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A cross-sectional study of knowledge and practice of pelvic floor exercises during pregnancy and associated symptoms of stress urinary incontinence in North-East Scotland

A cross-sectional study of knowledge and practice of pelvic floor exercises during pregnancy and associated symptoms of stress urinary incontinence in North-East Scotland

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Original languageEnglish
Pages204-217
Number of pages14
JournalMidwifery
Journal publication dateJun 2007
Journal number2
Volume23
DOIs
StatePublished

Abstract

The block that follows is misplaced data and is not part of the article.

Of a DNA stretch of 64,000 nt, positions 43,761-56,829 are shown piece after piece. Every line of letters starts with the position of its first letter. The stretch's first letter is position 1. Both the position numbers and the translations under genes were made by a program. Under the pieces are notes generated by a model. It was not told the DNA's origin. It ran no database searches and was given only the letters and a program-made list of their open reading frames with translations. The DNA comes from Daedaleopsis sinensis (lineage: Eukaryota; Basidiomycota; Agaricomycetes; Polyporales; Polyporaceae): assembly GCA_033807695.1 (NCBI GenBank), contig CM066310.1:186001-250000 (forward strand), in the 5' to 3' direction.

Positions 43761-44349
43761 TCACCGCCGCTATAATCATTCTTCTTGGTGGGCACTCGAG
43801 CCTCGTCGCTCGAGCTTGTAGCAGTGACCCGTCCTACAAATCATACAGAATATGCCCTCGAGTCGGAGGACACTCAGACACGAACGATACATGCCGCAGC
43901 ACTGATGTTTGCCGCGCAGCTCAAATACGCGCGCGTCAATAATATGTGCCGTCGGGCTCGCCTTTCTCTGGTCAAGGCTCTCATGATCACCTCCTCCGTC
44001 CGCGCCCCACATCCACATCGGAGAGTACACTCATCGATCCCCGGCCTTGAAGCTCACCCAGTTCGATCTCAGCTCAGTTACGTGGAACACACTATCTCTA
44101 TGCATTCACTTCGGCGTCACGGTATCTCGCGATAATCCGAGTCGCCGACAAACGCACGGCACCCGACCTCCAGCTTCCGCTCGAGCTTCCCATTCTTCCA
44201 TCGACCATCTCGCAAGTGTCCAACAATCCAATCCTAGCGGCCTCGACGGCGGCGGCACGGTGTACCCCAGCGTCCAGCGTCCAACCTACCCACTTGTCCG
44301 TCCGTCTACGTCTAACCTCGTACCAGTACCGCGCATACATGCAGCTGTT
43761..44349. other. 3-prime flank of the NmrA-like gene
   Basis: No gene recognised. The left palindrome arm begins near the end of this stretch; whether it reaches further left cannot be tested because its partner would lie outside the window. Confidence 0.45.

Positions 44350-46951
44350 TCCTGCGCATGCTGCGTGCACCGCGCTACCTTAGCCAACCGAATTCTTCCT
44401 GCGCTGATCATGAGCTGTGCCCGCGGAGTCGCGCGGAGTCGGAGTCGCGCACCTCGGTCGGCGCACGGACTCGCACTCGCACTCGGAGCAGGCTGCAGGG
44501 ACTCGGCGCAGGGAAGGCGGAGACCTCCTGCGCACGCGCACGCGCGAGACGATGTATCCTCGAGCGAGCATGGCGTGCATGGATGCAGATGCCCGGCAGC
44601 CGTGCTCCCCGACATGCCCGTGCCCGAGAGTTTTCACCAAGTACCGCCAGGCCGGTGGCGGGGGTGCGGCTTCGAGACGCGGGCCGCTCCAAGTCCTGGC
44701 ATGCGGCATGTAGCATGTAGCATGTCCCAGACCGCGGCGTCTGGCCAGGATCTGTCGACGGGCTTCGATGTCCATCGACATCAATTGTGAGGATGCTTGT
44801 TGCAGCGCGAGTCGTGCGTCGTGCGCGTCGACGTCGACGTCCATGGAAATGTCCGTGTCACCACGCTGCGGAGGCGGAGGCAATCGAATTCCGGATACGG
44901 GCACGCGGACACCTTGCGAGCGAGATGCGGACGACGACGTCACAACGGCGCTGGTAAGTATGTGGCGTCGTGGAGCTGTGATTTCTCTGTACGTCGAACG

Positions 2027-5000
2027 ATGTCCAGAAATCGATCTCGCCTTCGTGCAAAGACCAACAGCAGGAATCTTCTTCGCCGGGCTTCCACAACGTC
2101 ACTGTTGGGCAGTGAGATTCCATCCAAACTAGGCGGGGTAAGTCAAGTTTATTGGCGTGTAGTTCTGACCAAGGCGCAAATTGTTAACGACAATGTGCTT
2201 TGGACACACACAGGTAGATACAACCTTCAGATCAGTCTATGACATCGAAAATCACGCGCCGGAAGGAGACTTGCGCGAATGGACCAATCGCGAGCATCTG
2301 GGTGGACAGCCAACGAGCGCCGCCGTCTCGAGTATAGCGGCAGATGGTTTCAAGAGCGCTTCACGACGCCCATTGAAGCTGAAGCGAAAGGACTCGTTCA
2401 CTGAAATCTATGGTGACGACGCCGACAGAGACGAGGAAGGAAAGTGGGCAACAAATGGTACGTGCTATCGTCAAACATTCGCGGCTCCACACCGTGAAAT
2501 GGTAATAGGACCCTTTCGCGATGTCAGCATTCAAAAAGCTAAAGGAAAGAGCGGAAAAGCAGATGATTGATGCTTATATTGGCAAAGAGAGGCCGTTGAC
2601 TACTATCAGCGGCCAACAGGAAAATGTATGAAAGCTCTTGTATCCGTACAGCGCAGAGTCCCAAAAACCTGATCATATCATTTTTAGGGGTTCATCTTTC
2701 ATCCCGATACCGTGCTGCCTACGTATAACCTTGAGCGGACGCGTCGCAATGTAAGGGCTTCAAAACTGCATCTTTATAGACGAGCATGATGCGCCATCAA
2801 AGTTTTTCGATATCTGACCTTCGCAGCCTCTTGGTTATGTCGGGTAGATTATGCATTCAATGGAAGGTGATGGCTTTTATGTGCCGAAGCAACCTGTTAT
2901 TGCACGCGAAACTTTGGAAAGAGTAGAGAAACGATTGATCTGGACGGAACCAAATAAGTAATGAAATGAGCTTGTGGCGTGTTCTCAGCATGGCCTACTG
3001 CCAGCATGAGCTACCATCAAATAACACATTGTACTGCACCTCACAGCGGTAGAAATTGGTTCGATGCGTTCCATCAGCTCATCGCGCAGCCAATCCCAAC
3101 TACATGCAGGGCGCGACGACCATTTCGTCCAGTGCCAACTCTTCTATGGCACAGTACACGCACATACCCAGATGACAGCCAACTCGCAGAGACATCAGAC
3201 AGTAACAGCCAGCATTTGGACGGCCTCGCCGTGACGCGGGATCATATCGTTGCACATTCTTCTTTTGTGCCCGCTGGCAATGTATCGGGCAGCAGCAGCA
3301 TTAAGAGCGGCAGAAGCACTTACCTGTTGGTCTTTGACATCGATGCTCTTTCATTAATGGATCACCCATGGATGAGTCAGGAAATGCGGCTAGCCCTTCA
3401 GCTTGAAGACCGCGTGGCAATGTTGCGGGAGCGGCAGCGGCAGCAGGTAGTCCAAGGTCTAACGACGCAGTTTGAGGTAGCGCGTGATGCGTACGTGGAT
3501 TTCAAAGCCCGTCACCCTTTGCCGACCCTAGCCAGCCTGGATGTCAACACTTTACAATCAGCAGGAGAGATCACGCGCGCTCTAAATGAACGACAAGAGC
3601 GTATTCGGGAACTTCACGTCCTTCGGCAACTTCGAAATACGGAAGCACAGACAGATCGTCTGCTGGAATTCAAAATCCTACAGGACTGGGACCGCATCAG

Objectives to establish levels of knowledge about pelvic floor exercises during pregnancy; reported practice of pelvic floor exercises in pregnancy; and prevalence of stress urinary incontinence in a sample of women in the third trimester of pregnancy. Design structured cross-sectional interview survey. Participants pregnant women over the age of 16 years and more than 30 weeks gestation attending antenatal clinics in North-East Scotland. Of 350 women who agreed to participate, 289 (82.6%) were interviewed between July 1999 and March 2000. Findings 225 women (77.9%) reported being given or obtaining information about pelvic floor exercises in the current pregnancy. Books were the most frequently mentioned source of information. Midwives were the health professionals most likely to give information about pelvic floor exercises. Younger women, first-time mothers and those from more deprived backgrounds were less likely to report having information about the exercises. A third of women (n=90, 31.1%) said that they would have liked more information about the exercises. Practice of the exercises during pregnancy was reported by just over half the sample (n=156, 54.0%) and more than once a day by 26.3% (n=76). Younger women, and those from more deprived backgrounds, were less likely to report the practice of exercises. No difference was found in reported practice according to parity. More than half (n=157, 54.3%) of the women reported incontinence during the current pregnancy. No relationship was found between reported practice of pelvic floor exercises and stress urinary incontinence. Key conclusions and implications for practice the number of women who indicated a desire for more information and the low number who reported practice of the exercises suggest that improvements could be made. The gaps in information provision and practice suggest areas for future health promotion about the exercises, particularly by midwives, as not all women are seen by a physiotherapist during pregnancy. Reported levels of incontinence during pregnancy confirm previous findings and highlight the prevalence of incontinence in pregnancy.

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